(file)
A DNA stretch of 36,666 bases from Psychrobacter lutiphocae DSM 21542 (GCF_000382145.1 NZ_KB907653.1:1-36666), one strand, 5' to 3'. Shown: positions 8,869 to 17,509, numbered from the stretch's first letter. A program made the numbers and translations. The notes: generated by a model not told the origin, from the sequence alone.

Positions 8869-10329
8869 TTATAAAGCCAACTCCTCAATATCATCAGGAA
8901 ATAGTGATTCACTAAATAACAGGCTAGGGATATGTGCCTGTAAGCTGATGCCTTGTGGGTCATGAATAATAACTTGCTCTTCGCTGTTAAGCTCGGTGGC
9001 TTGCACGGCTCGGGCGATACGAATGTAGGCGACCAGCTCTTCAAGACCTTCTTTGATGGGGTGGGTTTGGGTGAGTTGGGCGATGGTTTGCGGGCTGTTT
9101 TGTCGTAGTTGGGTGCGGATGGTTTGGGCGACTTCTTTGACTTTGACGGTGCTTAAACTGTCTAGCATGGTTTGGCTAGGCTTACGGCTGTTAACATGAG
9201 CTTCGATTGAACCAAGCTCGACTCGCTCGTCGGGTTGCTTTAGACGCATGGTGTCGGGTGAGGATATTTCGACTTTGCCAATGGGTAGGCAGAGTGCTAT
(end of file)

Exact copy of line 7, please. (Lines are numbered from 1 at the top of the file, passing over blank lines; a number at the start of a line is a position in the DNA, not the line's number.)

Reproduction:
9201 CTTCGATTGAACCAAGCTCGACTCGCTCGTCGGGTTGCTTTAGACGCATGGTGTCGGGTGAGGATATTTCGACTTTGCCAATGGGTAGGCAGAGTGCTAT